PECK IN THE CROWN. Mrs. Townley cut through the conversation with thoughts like thunder, and I heard a caw of alarm from the other room. You are being excessively rude to a guest in our home. Bring us a pen, now.
In moments Peck was winging his way into the dining room, a pen in his beak. He dropped it on the table and alighted on Mrs. Townley's shoulder, fluffing out his feathers and shaking them back into place as though nothing strange had happened, but I could tell he was annoyed.
My apologies, Mrs. Townley smiled. Peck is a vain thing, and unused to human notions of courtesy. But his eyes are keen, and he doesn't mind lending out the use of them. She scratched his head affectionately, and Peck cocked his head and pulled at her silver earring.
"Now then," she added, and I was a little shocked to hear her voice again in the quiet room. "We'll cover the next information vocally, to give you a bit of a breather." She handed me the pen. "Most of this knowledge has to be learned the old-fashioned way, I'm afraid. I can't just put it into your head. There's a great deal to remember, and you'll learn it more thoroughly if you can review the information, so take notes."
For the next four hours straight we worked on concept introduction theory. When Mrs. Townley first told me about her service I imagined her dropping the equivalent of whole books into people's heads as they slept, but it turned out to be far more subtle and intricate a discipline than I'd thought. Human minds are highly distinctive; every mind grows and develops in a different way, with its own specific internal structure, and as people mature their minds become complex and filled with information. If you're going to add some new idea to a mind, you can't just shove it in sidewise like a two-by-four. It has to be added carefully, slid into the open spaces between existing thoughts and beliefs, disturbing the pre-existing structure as little as possible. Too much disturbance, and a mind can reject the new thought -- or worse yet, fracture, rendering the person mentally fragile or insane. Then, too, some people are naturally mentally fragile; any concept introduced to a fragile mind has to be handled with exceptional finesse, if it is to be attempted at all. You have to be very familiar with an individual mind before you try introducing the simplest idea, let alone more complex theories and concepts. The more I learned about it, the more I began to appreciate the nature of Mrs. Townley's service. And she was right -- there was a lot to remember. Even with occasional direct mind-to-mind instruction for clarification's sake, I'd put five pages of notes in my commonplace-book and my fingers were starting to cramp up when we finally broke for lunch.
Most food in Corey was homemade -- not because we were particularly concerned with eating healthy or local, but because we were as self-sufficient as possible from the town's founding, for obvious reasons. Mrs. Townley had made her own bread, sliced a triangle of goat cheese from the Phillips farm, and picked young nettles for a spring tonic soup. It was all delicious -- although, I thought loyally, not as good as my mother's cooking. Peck hopped about the table, gobbling up crumbs, until Mrs. Townley shooed him away.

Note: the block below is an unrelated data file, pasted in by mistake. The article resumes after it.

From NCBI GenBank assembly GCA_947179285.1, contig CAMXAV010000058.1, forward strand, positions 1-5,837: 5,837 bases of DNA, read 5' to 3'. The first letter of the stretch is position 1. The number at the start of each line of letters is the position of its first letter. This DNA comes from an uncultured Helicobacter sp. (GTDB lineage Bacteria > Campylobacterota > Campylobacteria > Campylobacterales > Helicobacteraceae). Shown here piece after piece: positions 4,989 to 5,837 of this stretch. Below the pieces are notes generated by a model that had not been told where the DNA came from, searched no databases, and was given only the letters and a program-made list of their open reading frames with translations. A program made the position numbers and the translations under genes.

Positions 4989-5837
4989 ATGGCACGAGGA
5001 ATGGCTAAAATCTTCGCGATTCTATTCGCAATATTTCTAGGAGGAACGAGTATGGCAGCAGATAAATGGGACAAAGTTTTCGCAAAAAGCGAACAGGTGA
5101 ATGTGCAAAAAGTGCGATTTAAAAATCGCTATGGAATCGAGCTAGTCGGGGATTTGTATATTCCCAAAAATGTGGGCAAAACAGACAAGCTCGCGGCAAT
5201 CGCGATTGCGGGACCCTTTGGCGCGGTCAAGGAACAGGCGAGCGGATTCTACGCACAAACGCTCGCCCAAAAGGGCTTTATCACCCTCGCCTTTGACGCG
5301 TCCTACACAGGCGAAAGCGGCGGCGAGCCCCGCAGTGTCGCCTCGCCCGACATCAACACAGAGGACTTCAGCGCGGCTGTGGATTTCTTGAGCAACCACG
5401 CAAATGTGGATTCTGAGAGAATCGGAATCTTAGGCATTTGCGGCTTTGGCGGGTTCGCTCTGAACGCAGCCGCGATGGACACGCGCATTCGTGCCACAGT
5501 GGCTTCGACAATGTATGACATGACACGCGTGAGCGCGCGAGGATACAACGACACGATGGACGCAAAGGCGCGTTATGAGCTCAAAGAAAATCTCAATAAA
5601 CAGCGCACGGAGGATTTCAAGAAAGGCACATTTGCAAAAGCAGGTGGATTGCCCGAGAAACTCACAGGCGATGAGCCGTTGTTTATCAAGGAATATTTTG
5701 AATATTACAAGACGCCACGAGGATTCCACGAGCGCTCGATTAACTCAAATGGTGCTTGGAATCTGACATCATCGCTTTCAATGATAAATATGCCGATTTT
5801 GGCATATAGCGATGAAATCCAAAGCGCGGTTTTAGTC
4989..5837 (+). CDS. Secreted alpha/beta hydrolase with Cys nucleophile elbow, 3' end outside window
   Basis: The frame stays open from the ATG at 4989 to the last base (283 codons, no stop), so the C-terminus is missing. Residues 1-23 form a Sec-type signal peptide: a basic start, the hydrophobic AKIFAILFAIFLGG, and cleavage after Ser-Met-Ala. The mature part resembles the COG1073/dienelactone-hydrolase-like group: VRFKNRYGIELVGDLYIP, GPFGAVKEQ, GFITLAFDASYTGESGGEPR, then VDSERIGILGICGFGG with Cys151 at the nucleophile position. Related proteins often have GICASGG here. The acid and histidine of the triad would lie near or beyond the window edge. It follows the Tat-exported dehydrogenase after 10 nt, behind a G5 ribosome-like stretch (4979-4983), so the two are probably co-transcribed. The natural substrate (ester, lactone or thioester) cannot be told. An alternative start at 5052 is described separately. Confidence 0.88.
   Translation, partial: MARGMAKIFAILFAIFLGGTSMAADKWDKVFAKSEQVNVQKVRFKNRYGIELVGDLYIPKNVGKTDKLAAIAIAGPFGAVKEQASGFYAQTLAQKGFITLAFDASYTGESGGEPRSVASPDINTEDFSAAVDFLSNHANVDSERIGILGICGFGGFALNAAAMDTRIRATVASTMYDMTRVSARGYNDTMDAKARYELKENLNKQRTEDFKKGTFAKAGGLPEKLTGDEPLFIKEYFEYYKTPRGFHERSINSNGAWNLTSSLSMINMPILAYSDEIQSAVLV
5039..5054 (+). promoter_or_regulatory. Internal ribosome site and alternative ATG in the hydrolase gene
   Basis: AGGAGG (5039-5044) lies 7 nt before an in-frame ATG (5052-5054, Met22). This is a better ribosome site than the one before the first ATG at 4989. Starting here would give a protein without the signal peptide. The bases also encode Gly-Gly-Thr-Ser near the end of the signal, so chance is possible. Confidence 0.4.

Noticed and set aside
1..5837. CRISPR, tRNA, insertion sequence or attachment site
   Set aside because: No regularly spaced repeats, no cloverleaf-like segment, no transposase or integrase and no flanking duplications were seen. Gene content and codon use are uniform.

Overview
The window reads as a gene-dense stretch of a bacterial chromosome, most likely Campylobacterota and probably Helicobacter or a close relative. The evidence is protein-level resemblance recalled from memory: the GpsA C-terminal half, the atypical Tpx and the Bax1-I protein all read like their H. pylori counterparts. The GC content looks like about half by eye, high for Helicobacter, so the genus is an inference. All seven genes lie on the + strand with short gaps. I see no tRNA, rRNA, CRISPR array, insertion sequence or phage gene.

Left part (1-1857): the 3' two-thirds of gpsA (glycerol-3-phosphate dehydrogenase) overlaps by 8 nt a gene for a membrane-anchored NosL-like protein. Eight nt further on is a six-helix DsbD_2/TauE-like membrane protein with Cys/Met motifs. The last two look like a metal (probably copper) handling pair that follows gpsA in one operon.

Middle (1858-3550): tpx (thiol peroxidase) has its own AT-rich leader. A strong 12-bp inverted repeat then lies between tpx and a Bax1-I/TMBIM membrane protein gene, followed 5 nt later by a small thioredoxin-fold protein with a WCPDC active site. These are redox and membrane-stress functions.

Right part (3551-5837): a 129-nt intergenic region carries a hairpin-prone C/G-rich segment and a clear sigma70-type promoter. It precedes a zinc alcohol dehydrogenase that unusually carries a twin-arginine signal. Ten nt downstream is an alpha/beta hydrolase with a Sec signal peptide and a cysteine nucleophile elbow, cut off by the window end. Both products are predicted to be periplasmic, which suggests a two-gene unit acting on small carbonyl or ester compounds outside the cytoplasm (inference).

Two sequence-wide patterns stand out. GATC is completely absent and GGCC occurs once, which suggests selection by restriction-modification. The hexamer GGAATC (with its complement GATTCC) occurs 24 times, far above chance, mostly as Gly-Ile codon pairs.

"How do you remember all this stuff?" I asked between bites.
"Well, it's like any other discipline, I suppose; it takes time and practice," Mrs. Townley replied, dipping into her soup. "But you're coming along well, child. I know it's frustrating at first." Then she chuckled. "Imagine growing up in an outsider school, where you'd have to learn everything this way."
Poor Keefe, I thought, imagining what it must be like for him going through the drudgery of an outsider education. Mrs. Townley raised an eyebrow, and only then did I remember I wasn't shaded. Too late I snapped the spell back into place, like pulling down a window blind in my head.
"Keefe?" she asked.
"Just a local boy," I muttered into my soup.
I wondered just how much she had seen, but I wasn't about to ask.
"You need to keep better control of your thoughts, child. This service requires a great deal of mental concentration and discretion. It won't do to let your thoughts go flying off in all directions."
Mrs. Townley seemed to soften a bit. "Between all the theory work today and the observation you've been doing at night, I'm sure you're close to exhausted. Why don't you go home and take an afternoon nap? It should make you much more alert and observant this evening."
I wanted to protest that I could make it through the day just fine, but I was too busy yawning. So I gathered up my commonplace-book, thanked Mrs. Townley for her service, and headed blearily toward home.
Drifting along, I wondered whether I'd ever really be able to teach like Mrs. Townley. She made it look effortless, but now that I knew what was involved... How many years had it taken her to master it all -- learning what needed to be taught, then introducing it to each individual mind? It seemed impossible that I'd ever be able to --
The warning came too late. I collided with someone and we both fell several feet. Whoever it was had the presence of mind to catch himself in the air, but I hit the ground hard and had the wind knocked out of me. When I could breathe again, I noticed John Woodbury hovering above me, looking horrified.
"Are you all right?" he asked. "Should I go fetch a healer?"
"I'm -- I'm fine," I said, waving him off. "Just couldn't breathe. Give me a minute." I took a couple of experimental deeper breaths, then added, "I'm sorry I ran into you. I wasn't paying attention."
"It doesn't matter," John said, pushing white-blond hair out of his eyes. "Are you sure you're OK? Uh, could I take you home?"
I brushed myself off. "It's really not necessary," I said. "Truly, I'm all right. How about you?"
John had gone red in the face and seemed oddly incapable of speech. I wondered for a minute if I'd clocked him in the head. Then he suddenly let fly with a torrent of strung-together syllables that sounded something like "Iwaswundrinifyougotodanswimefriday?"
"I'm sorry, what?"
His face went even redder and he stammered, "I -- I -- this wasn't how I meant to -- I mean, I was just -- there's a dance on Friday -- and I was going to ask --"
It finally occurred to me what John was trying to do, and I wasn't sure what to say. Part of me wanted to go. But most of me wanted an excuse to go with Keefe instead.
"Oh, John, I'd like to go," I said gently, "but I have other plans for Friday. I -- I've been -- doing service for Mrs. Townley." It was close to the truth, anyway. "I'm sorry."
John's expression clouded over. "It's all right," he murmured. "Maybe some other time." And he was off, swiftly enough that I worried he might run into someone else.
I continued on my way, more cautiously this time, thinking about Fate and her strange machinations. John was pleasant enough, even if Dad thought he wouldn't make a good carpenter. Ordinarily I would have said yes. But Keefe complicated things. I really wanted to be able to keep that tentative date with him.
Then I hit on an idea.